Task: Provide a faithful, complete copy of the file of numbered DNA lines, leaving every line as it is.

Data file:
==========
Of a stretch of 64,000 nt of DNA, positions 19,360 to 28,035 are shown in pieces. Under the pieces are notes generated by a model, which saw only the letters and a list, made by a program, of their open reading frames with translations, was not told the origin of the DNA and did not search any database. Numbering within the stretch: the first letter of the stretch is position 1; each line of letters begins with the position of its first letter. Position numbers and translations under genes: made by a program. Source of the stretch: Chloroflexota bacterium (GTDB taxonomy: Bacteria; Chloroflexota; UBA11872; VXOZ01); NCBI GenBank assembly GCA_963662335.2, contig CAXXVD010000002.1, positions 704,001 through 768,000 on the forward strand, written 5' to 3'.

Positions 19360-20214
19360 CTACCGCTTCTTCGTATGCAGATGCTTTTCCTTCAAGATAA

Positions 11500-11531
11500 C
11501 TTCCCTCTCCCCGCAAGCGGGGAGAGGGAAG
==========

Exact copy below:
Of a stretch of 64,000 nt of DNA, positions 19,360 to 28,035 are shown in pieces. Under the pieces are notes generated by a model, which saw only the letters and a list, made by a program, of their open reading frames with translations, was not told the origin of the DNA and did not search any database. Numbering within the stretch: the first letter of the stretch is position 1; each line of letters begins with the position of its first letter. Position numbers and translations under genes: made by a program. Source of the stretch: Chloroflexota bacterium (GTDB taxonomy: Bacteria; Chloroflexota; UBA11872; VXOZ01); NCBI GenBank assembly GCA_963662335.2, contig CAXXVD010000002.1, positions 704,001 through 768,000 on the forward strand, written 5' to 3'.

Positions 19360-20214
19360 CTACCGCTTCTTCGTATGCAGATGCTTTTCCTTCAAGATAA

Positions 11500-11531
11500 C
11501 TTCCCTCTCCCCGCAAGCGGGGAGAGGGAAG